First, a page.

It's common to present mealworms to children during elementary school as a way to teach ecology and ease them into life cycle lessons. They're inexpensive and easy to come by, which makes them an ideal classroom "pet" while mealworm lessons are ongoing. Keep science terms to a minimum and introduce mealworms with simple, easy to understand facts.
What Are Mealworms?
Mealworms are actually "baby" versions of the adult black beetle. There are more types of beetles than variety of anything else on earth, over 350,000 kinds. The mealworm is also considered the "larva" of the beetle. It is dark yellow with brown bands (or "stripes") down its body. It has two tiny antennae and six tiny legs near the front of its body. It has a hard body for burrowing called an "exoskeleton." The mealworm sheds its outer layer between nine and 20 times as it grows into an adult beetle.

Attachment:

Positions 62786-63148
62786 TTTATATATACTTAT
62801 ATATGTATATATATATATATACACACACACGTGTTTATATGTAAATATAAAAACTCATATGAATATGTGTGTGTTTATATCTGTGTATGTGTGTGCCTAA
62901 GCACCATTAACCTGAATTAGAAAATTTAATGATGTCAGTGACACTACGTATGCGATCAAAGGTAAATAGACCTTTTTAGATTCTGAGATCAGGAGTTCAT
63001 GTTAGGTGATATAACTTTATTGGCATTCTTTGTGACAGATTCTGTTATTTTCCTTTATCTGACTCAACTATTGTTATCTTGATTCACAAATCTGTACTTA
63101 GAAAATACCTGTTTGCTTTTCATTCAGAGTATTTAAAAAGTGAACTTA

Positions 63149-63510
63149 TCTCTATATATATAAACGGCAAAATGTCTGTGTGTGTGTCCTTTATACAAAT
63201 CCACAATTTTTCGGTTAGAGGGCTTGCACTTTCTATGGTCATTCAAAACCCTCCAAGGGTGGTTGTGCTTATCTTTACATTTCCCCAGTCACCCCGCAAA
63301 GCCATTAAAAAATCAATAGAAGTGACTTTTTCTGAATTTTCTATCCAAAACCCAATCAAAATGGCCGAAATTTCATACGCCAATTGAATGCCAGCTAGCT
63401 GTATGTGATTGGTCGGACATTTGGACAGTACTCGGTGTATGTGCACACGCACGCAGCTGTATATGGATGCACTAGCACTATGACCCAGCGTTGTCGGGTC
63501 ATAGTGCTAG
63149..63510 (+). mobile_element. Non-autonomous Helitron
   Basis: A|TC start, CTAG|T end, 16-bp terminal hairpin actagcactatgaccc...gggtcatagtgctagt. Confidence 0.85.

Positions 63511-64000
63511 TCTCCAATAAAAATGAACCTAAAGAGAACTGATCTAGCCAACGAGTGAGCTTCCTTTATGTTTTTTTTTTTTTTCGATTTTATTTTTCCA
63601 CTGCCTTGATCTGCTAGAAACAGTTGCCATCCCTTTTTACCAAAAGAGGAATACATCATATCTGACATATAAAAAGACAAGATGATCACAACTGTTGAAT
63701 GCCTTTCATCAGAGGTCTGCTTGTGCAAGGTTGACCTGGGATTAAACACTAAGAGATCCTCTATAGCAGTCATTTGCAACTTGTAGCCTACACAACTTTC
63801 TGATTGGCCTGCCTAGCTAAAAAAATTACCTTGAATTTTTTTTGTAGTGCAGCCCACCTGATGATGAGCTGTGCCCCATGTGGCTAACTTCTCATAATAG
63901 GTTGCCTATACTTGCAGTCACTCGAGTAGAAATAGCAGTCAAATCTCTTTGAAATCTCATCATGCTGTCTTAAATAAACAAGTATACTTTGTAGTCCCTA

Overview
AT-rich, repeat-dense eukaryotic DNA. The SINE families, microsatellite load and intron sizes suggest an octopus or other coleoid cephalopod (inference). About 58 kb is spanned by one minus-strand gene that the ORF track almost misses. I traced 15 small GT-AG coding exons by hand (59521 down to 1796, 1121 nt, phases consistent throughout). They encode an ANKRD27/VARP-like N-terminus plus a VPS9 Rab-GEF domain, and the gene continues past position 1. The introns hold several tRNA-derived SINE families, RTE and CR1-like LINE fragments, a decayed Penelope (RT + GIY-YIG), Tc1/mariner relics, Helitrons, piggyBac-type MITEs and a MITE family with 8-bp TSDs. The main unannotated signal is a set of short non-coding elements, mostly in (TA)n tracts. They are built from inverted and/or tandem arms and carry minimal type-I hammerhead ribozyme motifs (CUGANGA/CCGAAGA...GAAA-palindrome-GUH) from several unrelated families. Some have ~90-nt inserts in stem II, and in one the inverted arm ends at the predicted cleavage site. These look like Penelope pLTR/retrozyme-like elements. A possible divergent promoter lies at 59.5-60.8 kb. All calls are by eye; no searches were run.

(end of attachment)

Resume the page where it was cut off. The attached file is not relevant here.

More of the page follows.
The mealworm has four stages of growth. First, it's laid as a tiny white egg and then develops into a mealworm, its larva stage. Next comes the pupa, a state of sleep that can last weeks as it starts to look like an adult beetle. It hatches from its pupa, at first white, then brown, then black, living only for a few months as an adult. The entire life-cycle of the beetle lasts between one and two years, usually. A beetle can stay in its larva state for up to one year.
What Do Mealworms Eat and Where do They Live?
Mealworms can be a pest to humans. They enjoy cool, dark places and can be found in cabinets, barns, cellars and basements or wherever stored grain (such as cornmeal) can be found. They get water from eating fruits and vegetables that contain water. They also like to eat decaying matter, whether that is a dead animal or dead plants. They won't feast on anything that is living.
Do Mealworms Have Enemies?
Mealworms are eaten by many other animals, including some humans. In some cultures, mealworms are fried in a pan and eaten whole, as a snack. They are actually very nutritious and contain a lot of protein and no fat. Animals that eat mealworms are birds, rodents, spiders, lizards and even a few other beetles.